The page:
Arterial pressure after chronic reductions in suprarenal aortic flow in fetal lambs

D. F. Anderson, C. M. Parks, J. J. Faber

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    6 Scopus citations


    Experiments were performed on 13 fetal lambs of 126 days gestational age. Seven days after surgery, suprarenal aortic blood flow was reduced to 70% of control with an inflatable occluder for a period of at least 4 days. This produced an almost constant aortic pressure difference of 35 mmHg across the occluder. Plasma renin activity (PRA) rose in the next hour from 6 to 42 ng·ml-1·h-1 (P < 0.01) but decreased to a level that was statistically insignificantly above normal by the next day. PRA as a function of lower body arterial blood pressure showed rapid adaptation. Upper body arterial blood pressure was statistically significantly elevated by 5 mmHg within 5 min and continued to rise while plasma renin activity was falling. Femoral artery blood pressure dropped immediately but returned to near normal within 1 h and remained there. The long-term upper body hypertension was irreversible with a 30-min infusion of saralasin. Subrenal aortic flow reduction caused none of these changes. We conclude that the fetal kidneys can regulate arterial blood pressure upward but that the long-term effect does not depend solely on a direct vasoconstrictive action of angiotensin.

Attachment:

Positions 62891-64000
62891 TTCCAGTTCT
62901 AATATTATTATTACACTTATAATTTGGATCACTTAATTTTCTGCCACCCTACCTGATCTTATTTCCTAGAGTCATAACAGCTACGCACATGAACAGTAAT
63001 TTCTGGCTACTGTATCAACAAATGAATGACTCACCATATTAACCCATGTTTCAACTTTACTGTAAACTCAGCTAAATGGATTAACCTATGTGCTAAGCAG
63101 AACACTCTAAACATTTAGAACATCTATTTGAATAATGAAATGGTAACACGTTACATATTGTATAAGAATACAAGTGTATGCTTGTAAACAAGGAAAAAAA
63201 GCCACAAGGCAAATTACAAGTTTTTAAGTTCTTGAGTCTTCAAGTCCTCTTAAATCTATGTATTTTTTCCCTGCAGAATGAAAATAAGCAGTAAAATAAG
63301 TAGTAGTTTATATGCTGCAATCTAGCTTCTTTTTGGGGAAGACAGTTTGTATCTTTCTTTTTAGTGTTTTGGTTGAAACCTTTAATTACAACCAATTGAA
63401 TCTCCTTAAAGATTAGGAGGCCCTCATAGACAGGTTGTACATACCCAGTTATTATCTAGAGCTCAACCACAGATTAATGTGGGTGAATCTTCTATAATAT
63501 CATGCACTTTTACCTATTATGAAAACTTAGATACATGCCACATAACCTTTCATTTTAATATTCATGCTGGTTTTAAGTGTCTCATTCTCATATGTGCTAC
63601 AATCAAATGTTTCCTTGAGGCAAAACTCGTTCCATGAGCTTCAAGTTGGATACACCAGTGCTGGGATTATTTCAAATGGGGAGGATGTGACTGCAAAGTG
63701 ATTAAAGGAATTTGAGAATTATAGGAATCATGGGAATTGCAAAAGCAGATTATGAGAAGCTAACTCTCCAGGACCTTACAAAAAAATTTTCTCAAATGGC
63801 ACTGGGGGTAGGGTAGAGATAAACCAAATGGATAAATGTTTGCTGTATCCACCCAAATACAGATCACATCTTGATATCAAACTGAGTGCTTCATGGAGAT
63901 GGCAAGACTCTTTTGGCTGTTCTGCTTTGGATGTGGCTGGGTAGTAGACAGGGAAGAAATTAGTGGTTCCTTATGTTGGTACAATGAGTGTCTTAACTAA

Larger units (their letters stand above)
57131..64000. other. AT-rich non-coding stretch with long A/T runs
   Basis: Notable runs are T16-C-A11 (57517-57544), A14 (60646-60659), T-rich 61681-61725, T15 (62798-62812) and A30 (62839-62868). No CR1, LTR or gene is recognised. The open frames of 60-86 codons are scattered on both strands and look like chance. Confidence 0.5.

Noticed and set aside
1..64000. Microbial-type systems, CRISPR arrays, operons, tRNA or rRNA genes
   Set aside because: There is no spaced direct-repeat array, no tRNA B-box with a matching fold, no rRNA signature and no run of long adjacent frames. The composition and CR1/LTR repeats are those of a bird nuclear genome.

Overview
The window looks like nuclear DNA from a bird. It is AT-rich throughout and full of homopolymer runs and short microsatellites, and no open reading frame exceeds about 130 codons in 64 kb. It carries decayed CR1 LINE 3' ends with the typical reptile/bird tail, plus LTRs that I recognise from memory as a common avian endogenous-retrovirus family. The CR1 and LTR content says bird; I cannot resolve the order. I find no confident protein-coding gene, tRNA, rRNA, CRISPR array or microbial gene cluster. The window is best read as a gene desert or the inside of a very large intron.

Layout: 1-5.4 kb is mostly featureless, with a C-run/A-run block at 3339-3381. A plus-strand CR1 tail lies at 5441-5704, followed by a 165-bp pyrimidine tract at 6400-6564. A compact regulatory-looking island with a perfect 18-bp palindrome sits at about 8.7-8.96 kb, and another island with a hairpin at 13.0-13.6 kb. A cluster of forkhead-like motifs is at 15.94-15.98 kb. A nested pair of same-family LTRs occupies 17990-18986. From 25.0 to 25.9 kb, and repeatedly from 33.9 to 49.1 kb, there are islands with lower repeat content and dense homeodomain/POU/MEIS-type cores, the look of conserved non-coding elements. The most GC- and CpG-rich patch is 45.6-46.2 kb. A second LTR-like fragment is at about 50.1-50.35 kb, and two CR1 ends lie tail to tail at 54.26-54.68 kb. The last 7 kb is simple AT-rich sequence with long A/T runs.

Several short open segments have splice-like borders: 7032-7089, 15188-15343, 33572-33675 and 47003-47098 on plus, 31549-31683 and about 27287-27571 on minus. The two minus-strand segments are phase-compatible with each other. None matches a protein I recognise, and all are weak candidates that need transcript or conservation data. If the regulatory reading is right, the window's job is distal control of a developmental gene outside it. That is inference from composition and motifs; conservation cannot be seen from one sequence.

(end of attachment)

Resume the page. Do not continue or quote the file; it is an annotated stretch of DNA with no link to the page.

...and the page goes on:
Original languageEnglish (US)
    Pages (from-to)22/4
    JournalAmerican Journal of Physiology - Heart and Circulatory Physiology
    Issue number4
    StatePublished - 1987

    ASJC Scopus subject areas

    • Physiology
    • Cardiology and Cardiovascular Medicine
    • Physiology (medical)


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